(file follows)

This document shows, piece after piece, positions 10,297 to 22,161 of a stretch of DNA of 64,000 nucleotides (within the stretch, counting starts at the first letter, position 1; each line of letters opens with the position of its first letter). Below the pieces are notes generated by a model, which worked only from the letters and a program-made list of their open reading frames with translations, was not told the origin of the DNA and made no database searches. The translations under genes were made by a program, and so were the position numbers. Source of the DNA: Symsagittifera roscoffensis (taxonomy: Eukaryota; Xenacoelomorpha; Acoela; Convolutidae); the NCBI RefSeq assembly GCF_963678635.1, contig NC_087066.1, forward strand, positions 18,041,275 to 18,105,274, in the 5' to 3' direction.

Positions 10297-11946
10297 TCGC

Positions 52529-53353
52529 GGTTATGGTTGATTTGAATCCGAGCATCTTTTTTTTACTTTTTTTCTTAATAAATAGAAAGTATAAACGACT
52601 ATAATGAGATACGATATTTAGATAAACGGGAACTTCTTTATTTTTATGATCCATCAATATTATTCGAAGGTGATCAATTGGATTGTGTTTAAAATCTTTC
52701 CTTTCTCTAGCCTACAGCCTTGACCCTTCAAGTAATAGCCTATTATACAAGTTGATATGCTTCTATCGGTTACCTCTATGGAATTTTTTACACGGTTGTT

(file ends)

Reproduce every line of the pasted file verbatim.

This document shows, piece after piece, positions 10,297 to 22,161 of a stretch of DNA of 64,000 nucleotides (within the stretch, counting starts at the first letter, position 1; each line of letters opens with the position of its first letter). Below the pieces are notes generated by a model, which worked only from the letters and a program-made list of their open reading frames with translations, was not told the origin of the DNA and made no database searches. The translations under genes were made by a program, and so were the position numbers. Source of the DNA: Symsagittifera roscoffensis (taxonomy: Eukaryota; Xenacoelomorpha; Acoela; Convolutidae); the NCBI RefSeq assembly GCF_963678635.1, contig NC_087066.1, forward strand, positions 18,041,275 to 18,105,274, in the 5' to 3' direction.

Positions 10297-11946
10297 TCGC

Positions 52529-53353
52529 GGTTATGGTTGATTTGAATCCGAGCATCTTTTTTTTACTTTTTTTCTTAATAAATAGAAAGTATAAACGACT
52601 ATAATGAGATACGATATTTAGATAAACGGGAACTTCTTTATTTTTATGATCCATCAATATTATTCGAAGGTGATCAATTGGATTGTGTTTAAAATCTTTC
52701 CTTTCTCTAGCCTACAGCCTTGACCCTTCAAGTAATAGCCTATTATACAAGTTGATATGCTTCTATCGGTTACCTCTATGGAATTTTTTACACGGTTGTT